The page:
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Äänislinna noir - miehitetty Petroskoi suomalaisessa kirjallisuudessa




Julkaisun tekijät: Kauhanen Riku

Kustantaja: Sotilasperinteen Seura ry

Paikka: Helsinki

Julkaisuvuosi: 2020

Kirjan nimi *: Tahtoa ja terästä: näkökulmia sotilasperinteeseen IV

Sarjan nimi: Sotilasperinteen Seuran julkaisusarja

Numero sarjassa: 17

ISBN: 978-951-98561-6-2

ISSN: 1455-8831


Tiivistelmä

Äänislinna -noir – Occupied
Petrozavodsk in Finnish literature

During the Continuation War
(1941–1944) the Russian city of Petrozavodsk (Petroskoi) was captured and
occupied by the Finnish Army and the city was renamed as Äänislinna (from
Onegaburg, literally “Onegacastle”). City became an important logistical city
to the Finnish Army and it also housed the largest garrison of Finnish history.
City became familiar to hundreds of thousands of Finnish soldiers and women serving
in the area, thanks to crowded passenger trains which transported people to
home in Finland and back to front. Thousands of Russian civilians were also
relocated to the city in the Concentration / Transfer Camps. Especially during
the harsh winter of 1941–1942 and spring and summer of 1942 mortality rate in
these camps was very high due to famine.

Capturing the city in 1st
of October 1941 was a major victory for Finnish army. City became familiar to
home front thanks to articles, radio broadcasts and news films. These were
produced by journalists home and abroad and soldiers serving in Propaganda
Companies (TK, Tiedoituskomppania). These companies had many professional
authors in their personnel. Therefor it’s not surprising, that the occupied
city became a scene for many books: new city intrigued the writers and run-down
shacks, old wooden houses, pompous palaces and pretentious monuments of Soviet
era were portrayed in books set in Petrozavodsk.

In this article I study five books
situated in the city of Äänislinna. Talo
Dźerśinskajan varrella (1942) by Outsider (Aarne Haapakoski), Tapahtui
Petroskoissa (1942) by Heikki Rantala, Petroskoin musta hämähäkki (Published in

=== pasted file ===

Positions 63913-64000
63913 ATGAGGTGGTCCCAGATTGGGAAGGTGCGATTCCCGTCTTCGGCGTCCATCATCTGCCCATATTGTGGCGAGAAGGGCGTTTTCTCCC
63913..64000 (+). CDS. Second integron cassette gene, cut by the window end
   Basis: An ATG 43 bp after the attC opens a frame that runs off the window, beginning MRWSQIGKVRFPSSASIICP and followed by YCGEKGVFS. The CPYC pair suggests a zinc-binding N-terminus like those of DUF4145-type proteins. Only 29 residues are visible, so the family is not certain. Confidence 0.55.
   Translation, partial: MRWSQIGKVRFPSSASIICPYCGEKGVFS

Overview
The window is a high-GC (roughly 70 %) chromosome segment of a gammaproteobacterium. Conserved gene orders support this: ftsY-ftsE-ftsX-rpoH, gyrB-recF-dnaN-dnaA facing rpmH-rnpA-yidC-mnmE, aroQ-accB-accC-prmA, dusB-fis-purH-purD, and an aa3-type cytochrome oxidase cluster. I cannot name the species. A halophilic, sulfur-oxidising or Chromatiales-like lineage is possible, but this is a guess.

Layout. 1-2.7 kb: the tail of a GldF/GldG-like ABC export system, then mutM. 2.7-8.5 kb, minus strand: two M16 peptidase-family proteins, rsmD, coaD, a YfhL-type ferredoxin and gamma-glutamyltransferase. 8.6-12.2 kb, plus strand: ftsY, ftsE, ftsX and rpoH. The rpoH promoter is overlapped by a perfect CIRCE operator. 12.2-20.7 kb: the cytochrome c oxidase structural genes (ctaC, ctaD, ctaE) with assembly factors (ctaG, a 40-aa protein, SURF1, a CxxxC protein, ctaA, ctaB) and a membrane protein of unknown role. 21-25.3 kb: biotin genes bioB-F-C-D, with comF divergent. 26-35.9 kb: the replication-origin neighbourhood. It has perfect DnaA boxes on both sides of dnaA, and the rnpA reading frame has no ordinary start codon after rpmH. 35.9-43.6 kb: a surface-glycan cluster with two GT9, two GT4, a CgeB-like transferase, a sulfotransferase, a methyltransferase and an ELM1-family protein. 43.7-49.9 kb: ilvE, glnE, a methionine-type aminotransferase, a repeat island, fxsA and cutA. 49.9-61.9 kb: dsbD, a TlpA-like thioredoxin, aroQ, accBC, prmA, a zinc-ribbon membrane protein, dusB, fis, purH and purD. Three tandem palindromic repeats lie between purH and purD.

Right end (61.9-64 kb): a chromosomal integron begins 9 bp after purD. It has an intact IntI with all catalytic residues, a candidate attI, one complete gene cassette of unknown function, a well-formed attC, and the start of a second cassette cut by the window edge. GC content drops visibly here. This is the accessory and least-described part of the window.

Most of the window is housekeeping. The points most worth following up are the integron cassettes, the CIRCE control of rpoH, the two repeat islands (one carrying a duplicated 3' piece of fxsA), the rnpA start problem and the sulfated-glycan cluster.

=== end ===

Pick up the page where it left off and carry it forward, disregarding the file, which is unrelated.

1961 in Peitsi-magazine, in 1991 as a book) by Outsider, Petroskoin keltainen
kissa (1980) by Mauri Sariola and Äänislinna (2011) by Pekka Manninen. Two were
written during the war in the year 1942 and during the beginning of Finnish
occupation, two were written after the war by authors, who themselves served in
the city during the war and one is written after the war by an author, who was
born after the war.

Talo
Dźerśinskajan varrella (A house on the Dźerśinskaja Street) and Tapahtui
Petroskoissa (Happened in Petroskoi) could be described as “pulp fiction”, the
first being a detective/secret agent story written by the popular writer
Outsider, pen name of Aarne Haapakoski (1904–1961). Book is a part of Outsiders
detective series Karma (Karma-sarja) named after the main character detective
Klaus Karma. The second book is also a detective/secret agent/adventure story
by Heikki Rantala (1911–1961) with several plot lines. Both books were
published at the same time in 1942 and many themes and events are similar. City
is made familiar to reader with Russian street names, city squares and by
describing the buildings in great detail. In both books the key element is a
spy or spies left in the city to sabotage Finnish forces and spy on them. A
very popular theme, which is also mentioned in other literature, are ten (or
less) female spies left by the Russians. Both Haapakoski and Rantala served in
Propaganda Companies and had firsthand experience of the captured city and the
beginning of occupation in 1941–1942. Surprisingly both writers mention the
concentration camps and Rantalas hero, lieutenant Koivu even visits a house in
camp area, though the visits give almost a rosy image of the conditions of two
women living in the camp. The famine and suffering of civilians are not
mentioned, which is not surprising considering that the books were published
during the war.

Outsider “returned” to Petrozavodsk
in 1961, when the story Petroskoin musta hämähäkki (Black Spider of
Petrozavodsk) was published as a serial story. The themes are very similar to
Outsiders previous Petrozavodsk-book, but the story is not limited to
Petrozavodsk. For example the main character Järvinen visits Berlin at one time
to gain information about his adversary. Some things that were definitively a
secret during the war are mentioned, for example the poor morale of some
Finnish units after the occupation of the city. Female spies are mentioned soon
after main character arrives to Petrozavodsk. Surprisingly this book is less
detailed when portraying the city and more room is given to the actual plot.

Fourth book, Petroskoin keltainen